Laurel Neighborhood News
by John Frando
Spelling Bee champ Brian Zheng with his teacher, Ms. Helen Garfinkle. Photo by Bryan Farley
Click to enlarge.
Laurel Elementary fifth grader Brian Zheng is an ace speller. Last year as a fourth grader, Brian placed first in the elementary grades division of the district spelling bee. This year he placed third and will move onto the county bee held March 15.
In a classroom interview during recess, Brian explained how he prepares for the district bee. "You get a 20- to 30-page word list, but not all the words used in the spelling bee are on the list. Some might come from the dictionary." He looks up words in the dictionary and practices with a computer spelling program.
Brian acknowledges support from his teachers and parents, but preparing and competing is his own initiative. His teacher Ms. Helen Garfinkle says: "Brian loves to learn and completes seventh-grade-level material. We are very proud of him."
Ms. Karen Graf, his fourth-grade teacher and organizer of the spelling contest at the school-site level, said: "Last year he planned to compete at the school district and Bay Area regional Scripps National spelling bees, but they fell on the same date, and we felt it better for him to compete at his grade level at the district bee." Students up to eighth grade compete in the national bee.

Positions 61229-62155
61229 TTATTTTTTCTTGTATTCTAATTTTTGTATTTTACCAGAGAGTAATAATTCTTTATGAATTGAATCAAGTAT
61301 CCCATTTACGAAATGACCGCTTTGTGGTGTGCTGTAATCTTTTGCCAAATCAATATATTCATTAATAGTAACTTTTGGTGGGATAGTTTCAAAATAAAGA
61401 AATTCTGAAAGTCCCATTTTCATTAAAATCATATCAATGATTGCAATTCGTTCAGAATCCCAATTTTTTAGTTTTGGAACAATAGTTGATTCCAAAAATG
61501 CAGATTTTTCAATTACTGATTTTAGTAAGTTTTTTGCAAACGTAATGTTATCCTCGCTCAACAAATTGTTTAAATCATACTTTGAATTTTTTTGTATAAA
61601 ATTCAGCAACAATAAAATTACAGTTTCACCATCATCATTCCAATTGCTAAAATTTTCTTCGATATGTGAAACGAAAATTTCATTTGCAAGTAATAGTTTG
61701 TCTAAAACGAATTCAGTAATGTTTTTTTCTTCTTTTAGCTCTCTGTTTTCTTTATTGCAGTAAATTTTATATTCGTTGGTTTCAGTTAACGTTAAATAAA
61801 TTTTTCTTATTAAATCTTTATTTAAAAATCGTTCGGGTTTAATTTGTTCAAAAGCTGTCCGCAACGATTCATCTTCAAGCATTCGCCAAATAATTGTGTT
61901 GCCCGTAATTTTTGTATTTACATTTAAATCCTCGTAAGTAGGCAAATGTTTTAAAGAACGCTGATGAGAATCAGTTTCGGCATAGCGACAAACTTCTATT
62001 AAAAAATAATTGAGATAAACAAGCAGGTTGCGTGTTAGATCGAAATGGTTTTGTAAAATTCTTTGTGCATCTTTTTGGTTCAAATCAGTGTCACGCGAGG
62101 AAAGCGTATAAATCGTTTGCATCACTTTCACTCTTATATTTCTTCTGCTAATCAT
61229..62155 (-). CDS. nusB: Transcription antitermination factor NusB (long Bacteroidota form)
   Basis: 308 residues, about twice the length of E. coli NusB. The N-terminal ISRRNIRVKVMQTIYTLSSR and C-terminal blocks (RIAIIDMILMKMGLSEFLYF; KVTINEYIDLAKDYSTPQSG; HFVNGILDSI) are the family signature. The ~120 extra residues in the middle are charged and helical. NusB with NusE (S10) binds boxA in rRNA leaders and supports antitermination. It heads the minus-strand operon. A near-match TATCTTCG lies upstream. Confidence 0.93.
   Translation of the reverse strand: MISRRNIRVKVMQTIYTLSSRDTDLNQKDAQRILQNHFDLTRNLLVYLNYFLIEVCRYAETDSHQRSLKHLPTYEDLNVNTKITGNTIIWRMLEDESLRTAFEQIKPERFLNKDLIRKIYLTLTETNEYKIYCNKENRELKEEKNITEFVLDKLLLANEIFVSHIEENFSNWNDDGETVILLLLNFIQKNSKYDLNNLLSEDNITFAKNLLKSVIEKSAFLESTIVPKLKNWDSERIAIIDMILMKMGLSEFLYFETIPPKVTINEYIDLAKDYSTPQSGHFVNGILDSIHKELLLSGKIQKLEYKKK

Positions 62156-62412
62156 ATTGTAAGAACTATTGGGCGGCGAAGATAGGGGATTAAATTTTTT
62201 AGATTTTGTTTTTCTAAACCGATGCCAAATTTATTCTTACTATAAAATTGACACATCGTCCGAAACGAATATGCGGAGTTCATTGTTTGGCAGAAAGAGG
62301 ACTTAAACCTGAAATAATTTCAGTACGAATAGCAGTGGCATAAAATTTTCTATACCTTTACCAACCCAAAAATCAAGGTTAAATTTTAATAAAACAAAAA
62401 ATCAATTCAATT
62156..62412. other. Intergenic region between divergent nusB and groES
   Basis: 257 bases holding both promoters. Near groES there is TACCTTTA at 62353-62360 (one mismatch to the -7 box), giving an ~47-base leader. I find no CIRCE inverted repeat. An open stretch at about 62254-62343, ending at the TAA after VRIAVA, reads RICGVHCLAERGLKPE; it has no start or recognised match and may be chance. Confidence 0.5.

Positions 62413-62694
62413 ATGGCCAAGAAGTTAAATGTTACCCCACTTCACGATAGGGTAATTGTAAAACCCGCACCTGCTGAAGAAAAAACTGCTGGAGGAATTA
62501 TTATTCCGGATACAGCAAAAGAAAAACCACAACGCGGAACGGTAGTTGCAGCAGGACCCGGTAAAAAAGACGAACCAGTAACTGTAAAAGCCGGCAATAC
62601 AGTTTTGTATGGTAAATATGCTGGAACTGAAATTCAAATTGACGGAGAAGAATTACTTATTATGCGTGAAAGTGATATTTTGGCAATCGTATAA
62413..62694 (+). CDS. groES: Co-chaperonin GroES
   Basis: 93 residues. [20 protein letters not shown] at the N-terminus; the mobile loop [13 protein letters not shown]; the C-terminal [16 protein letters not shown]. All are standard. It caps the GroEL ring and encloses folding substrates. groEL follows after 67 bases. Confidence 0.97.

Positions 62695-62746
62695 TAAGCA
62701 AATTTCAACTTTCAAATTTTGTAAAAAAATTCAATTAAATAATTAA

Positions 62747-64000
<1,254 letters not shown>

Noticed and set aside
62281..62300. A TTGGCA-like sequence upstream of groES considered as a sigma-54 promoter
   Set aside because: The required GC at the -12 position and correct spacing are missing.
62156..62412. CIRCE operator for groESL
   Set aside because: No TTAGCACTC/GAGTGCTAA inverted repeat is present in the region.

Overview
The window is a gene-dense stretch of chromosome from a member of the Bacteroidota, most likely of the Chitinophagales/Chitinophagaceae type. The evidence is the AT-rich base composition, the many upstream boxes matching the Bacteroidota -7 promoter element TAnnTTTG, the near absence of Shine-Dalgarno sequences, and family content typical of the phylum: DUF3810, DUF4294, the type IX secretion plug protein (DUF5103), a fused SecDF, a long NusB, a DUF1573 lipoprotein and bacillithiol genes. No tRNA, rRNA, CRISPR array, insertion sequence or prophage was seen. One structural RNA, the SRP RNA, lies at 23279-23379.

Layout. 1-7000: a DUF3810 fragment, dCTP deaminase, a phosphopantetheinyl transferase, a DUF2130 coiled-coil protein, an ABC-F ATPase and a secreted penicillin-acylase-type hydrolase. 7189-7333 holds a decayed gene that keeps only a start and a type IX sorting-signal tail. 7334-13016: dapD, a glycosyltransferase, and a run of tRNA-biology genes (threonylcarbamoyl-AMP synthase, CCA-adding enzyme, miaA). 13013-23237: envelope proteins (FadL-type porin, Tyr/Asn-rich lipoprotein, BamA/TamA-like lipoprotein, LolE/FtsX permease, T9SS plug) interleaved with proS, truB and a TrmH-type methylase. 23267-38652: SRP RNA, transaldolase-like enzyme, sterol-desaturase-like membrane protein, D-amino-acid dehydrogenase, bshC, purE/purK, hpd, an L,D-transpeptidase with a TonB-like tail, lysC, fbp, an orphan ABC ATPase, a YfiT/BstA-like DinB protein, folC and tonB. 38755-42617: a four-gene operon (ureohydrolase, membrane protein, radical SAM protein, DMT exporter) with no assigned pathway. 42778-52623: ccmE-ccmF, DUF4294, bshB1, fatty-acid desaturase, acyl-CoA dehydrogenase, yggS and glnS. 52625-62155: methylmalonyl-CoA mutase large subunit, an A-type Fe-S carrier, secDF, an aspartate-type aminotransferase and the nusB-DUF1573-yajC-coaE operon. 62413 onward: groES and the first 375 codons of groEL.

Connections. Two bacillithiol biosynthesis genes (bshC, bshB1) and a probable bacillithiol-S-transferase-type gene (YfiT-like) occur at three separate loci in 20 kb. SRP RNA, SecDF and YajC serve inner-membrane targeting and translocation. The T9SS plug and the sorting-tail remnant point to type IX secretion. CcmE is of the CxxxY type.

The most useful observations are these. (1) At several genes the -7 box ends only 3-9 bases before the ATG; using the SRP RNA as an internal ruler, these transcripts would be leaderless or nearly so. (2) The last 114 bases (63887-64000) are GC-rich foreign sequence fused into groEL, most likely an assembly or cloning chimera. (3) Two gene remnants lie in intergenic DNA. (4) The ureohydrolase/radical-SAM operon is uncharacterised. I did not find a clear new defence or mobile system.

Brian said that during competition: "I don't feel nervous. I feel excited." He was planning to participate this year at the regional level National Bee competition held on February 21.
Laurel Elementary students performed brilliantly and won in the choral speaking category of the district's 30th Annual MLK Jr. Oratorical Fest held February 13. Mr. David Nelson's second-grade class won second place in the kindergarten to second-grade division, and Ms. Karen Graf's fourth-grade class won first place in the third- to fifth-grade division.
The images of Dr. King and President Obama provided the backdrop for the words of the young orators. Before an audience of hundreds of attentive adults and children, Graf's students recited a version of the President's famous "Yes We Can" speech, which she edited for her class. Other teams recited excerpts of the speech, but her students also spoke individually on what they wanted to become as adults and ended by saying "Yes We Can" in the foreign languages several speak at home.
Her students' success in the festival reflects her love of words and language. Graf was a practicing lawyer, and she knows the power of communicating effectively to express oneself and persuade others, important life skills.
She teaches her students techniques to overcome a fear of'public speaking, telling them: "It's OK to be shy. It's OK to feel shy. Just don't act shy."
Both Nelson and Graf sent winning teams to the competition last year. Earlier this month, Nelson's students were once again performers at Councilmember Quan's Local Heroes Awards ceremony.